I learned in high school the basic rules of how to compute resistance between two points, given a network of resistors. You try to rearrange the circuit so into parallel parts and series parts, then compute the resistance of each piece individually using those rules, until you're left with just one number, and you're done. Maybe I explained that poorly, so consider the following schematic:
Sorry it's so large, that seems to be the default.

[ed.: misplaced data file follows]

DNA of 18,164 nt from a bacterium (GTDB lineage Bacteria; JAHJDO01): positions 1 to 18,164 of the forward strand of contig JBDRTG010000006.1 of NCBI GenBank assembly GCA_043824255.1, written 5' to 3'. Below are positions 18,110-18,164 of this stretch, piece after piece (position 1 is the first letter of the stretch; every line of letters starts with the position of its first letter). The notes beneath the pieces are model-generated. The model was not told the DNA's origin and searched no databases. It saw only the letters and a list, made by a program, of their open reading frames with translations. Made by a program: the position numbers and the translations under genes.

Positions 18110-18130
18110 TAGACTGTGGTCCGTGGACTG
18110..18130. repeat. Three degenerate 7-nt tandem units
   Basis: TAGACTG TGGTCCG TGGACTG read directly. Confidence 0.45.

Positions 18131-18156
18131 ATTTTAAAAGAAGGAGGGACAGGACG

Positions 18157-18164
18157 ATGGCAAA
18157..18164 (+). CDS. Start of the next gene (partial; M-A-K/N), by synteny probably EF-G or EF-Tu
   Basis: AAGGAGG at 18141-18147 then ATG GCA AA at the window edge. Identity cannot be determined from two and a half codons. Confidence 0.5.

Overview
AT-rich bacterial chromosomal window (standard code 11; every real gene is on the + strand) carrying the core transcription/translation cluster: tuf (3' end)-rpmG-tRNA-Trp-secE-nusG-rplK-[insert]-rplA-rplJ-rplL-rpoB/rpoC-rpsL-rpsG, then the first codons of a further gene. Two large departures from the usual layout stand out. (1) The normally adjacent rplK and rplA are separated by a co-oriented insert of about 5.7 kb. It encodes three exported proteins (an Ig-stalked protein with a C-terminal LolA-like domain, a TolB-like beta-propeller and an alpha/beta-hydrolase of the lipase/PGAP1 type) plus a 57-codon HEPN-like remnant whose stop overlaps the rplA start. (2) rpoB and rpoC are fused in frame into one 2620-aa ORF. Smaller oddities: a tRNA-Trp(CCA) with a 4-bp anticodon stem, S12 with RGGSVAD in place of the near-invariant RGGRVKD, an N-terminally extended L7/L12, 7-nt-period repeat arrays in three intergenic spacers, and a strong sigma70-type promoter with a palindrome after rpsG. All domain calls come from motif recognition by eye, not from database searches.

Anyway, it's easy to compute the resistance from A to D (regardless of the values of the all the resistors)- A-B-D, A-D, and A-C-D are all series connections (easy to compute) then you combine them with the parallel formula and you're set.
How do you compute the resistance from B to C? There seem like lots of possible ways to think about it, and they all generate different answers. I've left the specific numbers off the diagram because this isn't homework and I don't care about the answer specifically, I just want to understand the principles involved and how to solve the problem.
Any help, or links to especially readable guides, would be very much appreciated.